Ramadan unites art with food at Zaitunay bay

In the wake of Ramadan's spirit, Zaitunay bay was transformed into an oriental festival.
by Maysaa Ajjan

23 May 2019 | 16:40

Source: by Annahar

  • by Maysaa Ajjan
  • Source: Annahar
  • Last update: 23 May 2019 | 16:40

This photo shows some of the items that were on display. (Annahar Photo)

BEIRUT: Ramadan can be a great occasion for the gathering of friends, families and communities. This sense of gathering gives artists and merchandisers an opportunity to receive exposure for their work, especially if they are bent on keeping certain traditions alive, such as calligraphy, henna design and engravings.

In the wake of this spirit, Zaitunay bay was transformed into an oriental festival. “Layali Ramadan” or “Nights of Ramadan” is a festival showcasing the best works of various artisans, chocolatiers, painters, calligraphers, henna designers and yoga practitioners (not to mention fortune tellers!)

“At first, we contacted malls and explained to them our idea of having such an event, but they weren’t having it,” Rouaida Abou Samra, the main organizer of the event, told Annahar. “This drove us to Zaitunay bay and I’m very happy it did. The management has been very generous and cooperative with our needs as exhibitors,” she added.

Abou Samra is also participating in the festival herself as a live portrait and caricature painter, among other painters who are displaying their work. The themes of the paintings displayed vary from nature to more abstract undertones.

As for the handmade accessories, they are the works of Eliane Beirouty, founder of Elo Spiritual Charms, and Nadine Chahine, founder of Calypso, who both rely on social media to sell their work. Both use different kinds of beads, crystals, semi-precious stones and Swarovski to make multi-colored bracelets and necklaces.

Beirouty relies on her own talent in making accessories, while Chahine supports her daughter in making colorful Brazilian bracelets by painting patterns on smooth stones. “I like to paint when I’m at home, and my daughter is also a dancer; so you can say we’re a family of creatives,” Chahine told Annahar. She and Beirouty deliver all over Lebanon by partnering with delivery companies.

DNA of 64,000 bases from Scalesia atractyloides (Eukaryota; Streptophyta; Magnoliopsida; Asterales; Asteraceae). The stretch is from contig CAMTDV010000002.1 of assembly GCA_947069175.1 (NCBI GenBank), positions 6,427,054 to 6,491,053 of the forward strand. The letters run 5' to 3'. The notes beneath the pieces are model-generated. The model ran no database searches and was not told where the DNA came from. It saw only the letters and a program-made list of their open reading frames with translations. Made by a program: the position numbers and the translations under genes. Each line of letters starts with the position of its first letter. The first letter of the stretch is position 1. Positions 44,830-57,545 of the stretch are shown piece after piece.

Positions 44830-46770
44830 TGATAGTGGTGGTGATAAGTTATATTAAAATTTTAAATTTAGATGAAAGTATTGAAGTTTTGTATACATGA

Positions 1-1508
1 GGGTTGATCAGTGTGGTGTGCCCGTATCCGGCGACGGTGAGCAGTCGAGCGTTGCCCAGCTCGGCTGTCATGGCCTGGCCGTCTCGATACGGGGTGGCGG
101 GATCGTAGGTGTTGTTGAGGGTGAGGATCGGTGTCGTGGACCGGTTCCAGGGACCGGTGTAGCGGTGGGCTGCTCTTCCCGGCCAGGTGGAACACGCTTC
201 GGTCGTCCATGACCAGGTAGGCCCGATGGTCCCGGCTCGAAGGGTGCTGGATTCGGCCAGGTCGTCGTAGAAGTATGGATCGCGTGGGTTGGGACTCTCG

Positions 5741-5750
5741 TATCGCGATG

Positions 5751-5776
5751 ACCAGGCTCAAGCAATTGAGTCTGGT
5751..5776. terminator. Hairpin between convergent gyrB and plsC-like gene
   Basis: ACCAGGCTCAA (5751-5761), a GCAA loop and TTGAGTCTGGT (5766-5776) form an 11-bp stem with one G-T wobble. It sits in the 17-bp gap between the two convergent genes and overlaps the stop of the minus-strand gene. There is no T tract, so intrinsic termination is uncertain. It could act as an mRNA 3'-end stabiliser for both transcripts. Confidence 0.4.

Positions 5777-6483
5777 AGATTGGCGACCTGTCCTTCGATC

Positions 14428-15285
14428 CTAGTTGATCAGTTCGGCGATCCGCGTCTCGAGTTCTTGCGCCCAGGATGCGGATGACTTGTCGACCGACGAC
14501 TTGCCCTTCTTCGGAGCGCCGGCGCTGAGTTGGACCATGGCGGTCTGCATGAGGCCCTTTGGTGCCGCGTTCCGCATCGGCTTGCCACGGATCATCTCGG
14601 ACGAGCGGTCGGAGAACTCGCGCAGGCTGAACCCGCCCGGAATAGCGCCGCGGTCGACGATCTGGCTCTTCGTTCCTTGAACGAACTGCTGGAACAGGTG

One group initiative that has been working on keeping Arabic calligraphy alive for the past two years is “Bel_3arabeh,” which translates into “in Arabic.” It’s a team of six who work on selling paintings, mugs, narguileh, wax items, trays and other items decorated with calligraphy.

“It started as a hobby. We used to draw on mugs,” Zeina, one of the members of the team, told Annahar. “We then began using social media and relied on word of mouth to spread our message. We now have over 22,000 followers on Instagram, and the feedback we get is overwhelming.”

The team of “Bel_3arabeh” works hard to deliver all over the world, especially to Arab countries like Qatar and Dubai. As for the prices of the paintings, they can range from $65 to a whopping $5000.

Another art form present in the festival is yoga and the accessories related to it. Yogaist Celia Zawitt travels the world with her business partners seeking spirituality, as well as business contacts that she can rely on to help her buy and sell unique items at her store in Araya.

She sells handmade bracelets, wallets, singing bowls, pipes, bogues, hand bags, yoga matts and other items. “I have traveled to Nepal, Venezuela, Dubai, Egypt and other places. Each time I buy special handmade items to sell, or I hand over my own designs so they can be executed there,” Zawitt said. Her aim is to spread spirituality and the practice of yoga as far as she can.

Culinary experiences were also an essential part of the festival, as chocolatier Najwa Mhanna and Hassan Kaoury, founder of The Turkish House shop, offered their most delectable treats. Mhanna offered sweets like dates, chocolates, sugar and nuts. She also sold handmade kitchen accessories like Turkish tea cups, painted coffee cups, engraved copper trays and hand made door hangers.

As for Kaoury, he offers all kinds of dried foods that are imported straight from Turkey, like dried fruits, vegetables, sweets, spices and herbs, with and without added sugar. With a team of five, Kaoury delivers all over Lebanon. “We receive around 10 orders a day, and we’ve only been open a year or so,” Kholoud Hamieh, an employee at The Turkish House, told Annahar, adding: “We also sell online through social media.”

The festival will run until Friday May 26.  

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